By Julia Edwards
WASHINGTON (Reuters) - After nationwide protests against police and years of debate over sentencing guidelines, the U.S. House of Representatives' top judicial lawmaker plans to consider criminal justice reforms piece by piece, rather than as a single, broad reform package.
Republican Representative Bob Goodlatte announced on Wednesday that the House Judiciary Committee will hear ideas from members and then potentially weigh bills on topics such as easing long sentences for non-violent drug offenders, excessive criminal penalties and reforming some police practices.
The approach may disappoint some advocates who have said Congress is past due on passing a broad reform package and worry that a piecemeal approach may not lower mandatory minimum sentences.
Mandatory minimums currently dictate how many years a drug offender must serve based on the quantity of drugs possessed.
"Mandatory minimums don't work as advertised and the time to fix them is now," said Mike Riggs, a spokesman for Families Against Mandatory Minimums, a Washington policy advocate group.
Goodlatte has not said publicly where he stands on the issue.
The Justice Department and some lawmakers argue that mandatory minimums lead to overcrowded prisons and overly harsh penalties for people who pose no threat to society.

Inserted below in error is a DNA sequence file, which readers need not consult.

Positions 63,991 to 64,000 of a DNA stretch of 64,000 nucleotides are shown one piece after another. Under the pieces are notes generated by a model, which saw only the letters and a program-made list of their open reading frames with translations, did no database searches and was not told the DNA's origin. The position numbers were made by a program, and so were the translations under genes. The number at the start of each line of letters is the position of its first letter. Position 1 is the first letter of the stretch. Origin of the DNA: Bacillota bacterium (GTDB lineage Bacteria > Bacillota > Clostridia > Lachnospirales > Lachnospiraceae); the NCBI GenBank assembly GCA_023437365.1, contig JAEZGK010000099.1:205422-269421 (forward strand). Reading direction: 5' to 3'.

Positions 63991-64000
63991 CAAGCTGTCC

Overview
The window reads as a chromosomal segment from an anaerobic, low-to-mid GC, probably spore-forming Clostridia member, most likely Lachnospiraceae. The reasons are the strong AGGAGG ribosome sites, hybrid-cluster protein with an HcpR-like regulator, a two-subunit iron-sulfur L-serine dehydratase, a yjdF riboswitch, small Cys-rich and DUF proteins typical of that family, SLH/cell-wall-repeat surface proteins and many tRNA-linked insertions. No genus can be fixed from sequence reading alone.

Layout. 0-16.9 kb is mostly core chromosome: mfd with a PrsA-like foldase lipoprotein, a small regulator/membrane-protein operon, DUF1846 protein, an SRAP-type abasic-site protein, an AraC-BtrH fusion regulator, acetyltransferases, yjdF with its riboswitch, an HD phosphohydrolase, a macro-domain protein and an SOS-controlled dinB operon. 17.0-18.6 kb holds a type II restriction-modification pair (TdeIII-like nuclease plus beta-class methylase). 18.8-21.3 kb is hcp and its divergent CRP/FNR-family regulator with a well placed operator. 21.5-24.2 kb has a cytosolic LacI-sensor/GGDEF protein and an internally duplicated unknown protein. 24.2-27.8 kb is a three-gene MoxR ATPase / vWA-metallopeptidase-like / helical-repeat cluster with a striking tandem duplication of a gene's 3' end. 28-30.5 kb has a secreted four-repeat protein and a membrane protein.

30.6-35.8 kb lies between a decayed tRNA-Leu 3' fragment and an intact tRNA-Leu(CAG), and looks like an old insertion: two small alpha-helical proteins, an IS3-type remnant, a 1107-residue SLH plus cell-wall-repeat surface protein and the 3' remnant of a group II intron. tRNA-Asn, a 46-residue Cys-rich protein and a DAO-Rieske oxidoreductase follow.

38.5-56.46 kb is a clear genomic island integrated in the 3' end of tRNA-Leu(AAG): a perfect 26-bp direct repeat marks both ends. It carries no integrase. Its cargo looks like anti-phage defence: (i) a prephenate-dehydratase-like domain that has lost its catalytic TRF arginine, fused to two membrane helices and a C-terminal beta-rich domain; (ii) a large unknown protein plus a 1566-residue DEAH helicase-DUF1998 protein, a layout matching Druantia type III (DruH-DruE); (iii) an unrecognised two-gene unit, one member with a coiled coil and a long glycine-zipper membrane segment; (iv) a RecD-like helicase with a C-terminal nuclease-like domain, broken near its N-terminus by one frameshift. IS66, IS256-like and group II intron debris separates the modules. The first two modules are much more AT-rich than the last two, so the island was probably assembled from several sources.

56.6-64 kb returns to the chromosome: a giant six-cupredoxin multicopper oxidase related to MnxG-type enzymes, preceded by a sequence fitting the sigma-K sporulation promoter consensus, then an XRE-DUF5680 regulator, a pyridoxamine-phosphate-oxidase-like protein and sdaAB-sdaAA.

But some federal prosecutors have said reductions in sentencing would erode investigators' power to convince low-level drug offenders to hand over information on those higher up the chain.
Tensions between minorities and police represent another flashpoint to be addressed. They have been laid bare by altercations, some deadly, between unarmed black men and police over the past year and ensuing protests.
Increased attention to the issue has united some political foes. Conservatives point to the fiscal savings of lowering the prison population while Democrats argue high sentences fall disproportionately on minorities.
White House adviser Valerie Jarrett recently held a discussion on it with lawyers for conservative campaign financiers Charles and David Koch, an Obama administration official said.
In the Senate, conservative Mike Lee and long-serving Democrat Dick Durbin introduced a bill to reduce mandatory-minimum sentences. But so far such bills have stopped short of coming to the floor for a vote.
Goodlatte is betting that his approach will be more fruitful. "The goal of the committee's initiative is to produce strong, bipartisan legislation," Goodlatte and the committee's ranking member John Conyers said in a joint statement.
(Editing by Kevin Drawbaugh, Christian Plumb and Andrew Hay)